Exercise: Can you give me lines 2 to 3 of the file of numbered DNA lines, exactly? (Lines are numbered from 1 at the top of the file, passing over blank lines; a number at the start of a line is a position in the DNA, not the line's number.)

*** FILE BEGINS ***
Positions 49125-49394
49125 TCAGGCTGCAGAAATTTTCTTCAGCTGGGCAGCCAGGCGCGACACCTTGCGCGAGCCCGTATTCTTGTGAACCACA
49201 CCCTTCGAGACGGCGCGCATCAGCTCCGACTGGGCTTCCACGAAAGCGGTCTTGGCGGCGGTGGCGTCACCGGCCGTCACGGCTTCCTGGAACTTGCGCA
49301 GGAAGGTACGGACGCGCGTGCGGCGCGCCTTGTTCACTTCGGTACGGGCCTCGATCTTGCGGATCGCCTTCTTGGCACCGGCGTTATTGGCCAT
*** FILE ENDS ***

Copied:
49125 TCAGGCTGCAGAAATTTTCTTCAGCTGGGCAGCCAGGCGCGACACCTTGCGCGAGCCCGTATTCTTGTGAACCACA
49201 CCCTTCGAGACGGCGCGCATCAGCTCCGACTGGGCTTCCACGAAAGCGGTCTTGGCGGCGGTGGCGTCACCGGCCGTCACGGCTTCCTGGAACTTGCGCA